all in one post.  The rule may need to be renamed for he who resorts to it so prolifically here.

    I wasn't suggesting that they would (none / 0) (#39)
    by inclusiveheart on Tue Jan 26, 2010 at 04:32:00 PM EST
    come up under reconcilliation - the point was that if they took the same strategy as they SHOULD with pre-existing conditions and recissions in the normal process when they attacked the things that they can do under reconcilliation - that strategy being to take it it simple, easy to understand parts that are framed in such a way as to make anyone voting against look like a heartless cad - then they might get themselves a lot more votes than just 50 under reconcilliation.  I wasn't clear.

    The overall point is to break it down into parts that make it difficult to vote no without alienating voters regardless of which process you use - normal or reconcilliation.  The bill that came out of the Senate was much compromised by the fact that there were countless elements upon which the trouble makers could horse trade.

    KISS - Keep It Simple Stupid.  One element at a time.  That way, they could leave a lot of the garbage out because if each bill is framed correctly, it will be difficult for the GOP and conservadems to object with voter support.


    reconciliation, piece by piece, eh? (none / 0) (#58)
    by beowulf on Tue Jan 26, 2010 at 11:52:35 PM EST
    Like Johnny Cash's autoworker who hand-built a car from parts he snuck out of the factory "one piece at a time", that would take years.

    There's only one reconciliation bill allowed a year.


    Well, they've lost a year then (none / 0) (#60)
    by inclusiveheart on Wed Jan 27, 2010 at 07:35:02 AM EST
    haven't they.  The fiscal year ends in the fall - they could have done three during this Congressional term - now they only have two.  Not like they've been speeding along thus far either.

    Watching Feingold . . . (none / 0) (#3)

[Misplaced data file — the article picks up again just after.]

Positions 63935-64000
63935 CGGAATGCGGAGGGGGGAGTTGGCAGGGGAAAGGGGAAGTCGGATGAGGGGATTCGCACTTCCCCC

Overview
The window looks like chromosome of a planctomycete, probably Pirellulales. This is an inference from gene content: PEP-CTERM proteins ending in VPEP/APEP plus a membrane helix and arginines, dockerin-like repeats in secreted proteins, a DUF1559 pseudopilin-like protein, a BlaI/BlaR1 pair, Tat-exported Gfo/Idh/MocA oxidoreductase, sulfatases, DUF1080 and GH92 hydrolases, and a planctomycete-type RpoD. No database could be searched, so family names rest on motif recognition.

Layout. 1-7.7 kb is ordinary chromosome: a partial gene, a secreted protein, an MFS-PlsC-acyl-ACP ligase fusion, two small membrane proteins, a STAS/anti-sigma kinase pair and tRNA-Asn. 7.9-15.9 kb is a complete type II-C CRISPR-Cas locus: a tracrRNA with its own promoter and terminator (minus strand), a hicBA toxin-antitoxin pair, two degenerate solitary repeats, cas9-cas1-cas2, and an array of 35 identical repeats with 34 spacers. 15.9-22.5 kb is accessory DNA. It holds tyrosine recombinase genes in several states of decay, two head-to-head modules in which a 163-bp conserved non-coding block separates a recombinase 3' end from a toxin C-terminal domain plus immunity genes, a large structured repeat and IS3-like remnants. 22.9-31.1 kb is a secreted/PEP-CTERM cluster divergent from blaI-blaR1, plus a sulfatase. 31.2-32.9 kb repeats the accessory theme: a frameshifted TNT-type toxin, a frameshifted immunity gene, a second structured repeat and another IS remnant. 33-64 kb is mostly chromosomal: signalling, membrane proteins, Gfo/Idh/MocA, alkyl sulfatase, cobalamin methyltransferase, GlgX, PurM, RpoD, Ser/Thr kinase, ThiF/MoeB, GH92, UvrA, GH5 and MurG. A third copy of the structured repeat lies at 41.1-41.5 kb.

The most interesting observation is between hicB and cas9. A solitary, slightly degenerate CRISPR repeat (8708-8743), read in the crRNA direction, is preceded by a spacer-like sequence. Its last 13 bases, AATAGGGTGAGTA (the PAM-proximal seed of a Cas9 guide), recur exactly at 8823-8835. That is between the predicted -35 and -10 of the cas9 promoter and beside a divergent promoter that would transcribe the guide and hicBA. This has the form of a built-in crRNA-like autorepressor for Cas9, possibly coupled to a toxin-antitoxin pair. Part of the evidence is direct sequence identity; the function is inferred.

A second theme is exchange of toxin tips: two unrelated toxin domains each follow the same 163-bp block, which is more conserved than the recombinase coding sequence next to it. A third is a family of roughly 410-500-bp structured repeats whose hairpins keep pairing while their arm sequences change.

by Cream City on Tue Jan 26, 2010 at 02:37:37 PM EST
    as he had a lot of problems with the bill, "philosophically," and only came aboard at the end.

    Yes, well...I have a lot of problems (none / 0) (#5)
    by oldpro on Tue Jan 26, 2010 at 02:49:41 PM EST
    with Feingold..."philosophically."

    Maybe he and I should just go out on the front stoop and have a Socratic dialogue about all this political stuff.

    Better...how's about the back yard where somebody gets a black eye and a bloody nose for being the smartass neighborhood kid with lunch money to spare?


    I have my probs with my Senator, but (5.00 / 5) (#6)
    by Cream City on Tue Jan 26, 2010 at 03:01:18 PM EST
    your last paragraph is over the edge.  Reminds me of an Olbermann comment about Clinton.  And it's hard to get lower than anything that reminds me of Olbermann comments about Clinton.

    Yes. (3.67 / 3) (#23)
    by Cream City on Tue Jan 26, 2010 at 03:57:54 PM EST
    That was repulsive.  And it resonates for me, as I have found, in my research, more examples of threats against public officials than I would have imagined.  Plus, from other documents (for those already gone) and from talking with some of them, as well as from personal experience, I know the impact on them and on their families.

    I'm not a fan of a lot of people in public service, but it is public service -- and they and their spouses and parents and especially their progeny do not deserve it.  (Same goes for other public figures.  You ought to see the archives of threats against Hank Aaron, for example.)

    Oh, and apologies may be required to keep jobs, but they never can undo the damage.


    OT - watch Jon Stewart's send up of KO (none / 0) (#7)
    by ruffian on Tue Jan 26, 2010 at 03:06:42 PM EST
    I'm sure it is on the Daily Show site. Very funny and on point.

    I don't watch KO (none / 0) (#9)
    by oldpro on Tue Jan 26, 2010 at 03:11:54 PM EST
    but thanks for the tip.

    Found it, thanks -- (none / 0) (#30)
    by Cream City on Tue Jan 26, 2010 at 04:17:40 PM EST
    and especially like Stewart's line that Olbermann's oh-so-special comments are "hominem and nauseam." :-)

    Btw, found it on Huffpo, with a link also to the SNL takedown of Olbermann by Ben Affleck -- in 2008, a takedown by an NBC show of an MSNBC show.  I don't watch either, anymore, so it was good to know that some have not been fooled for a while.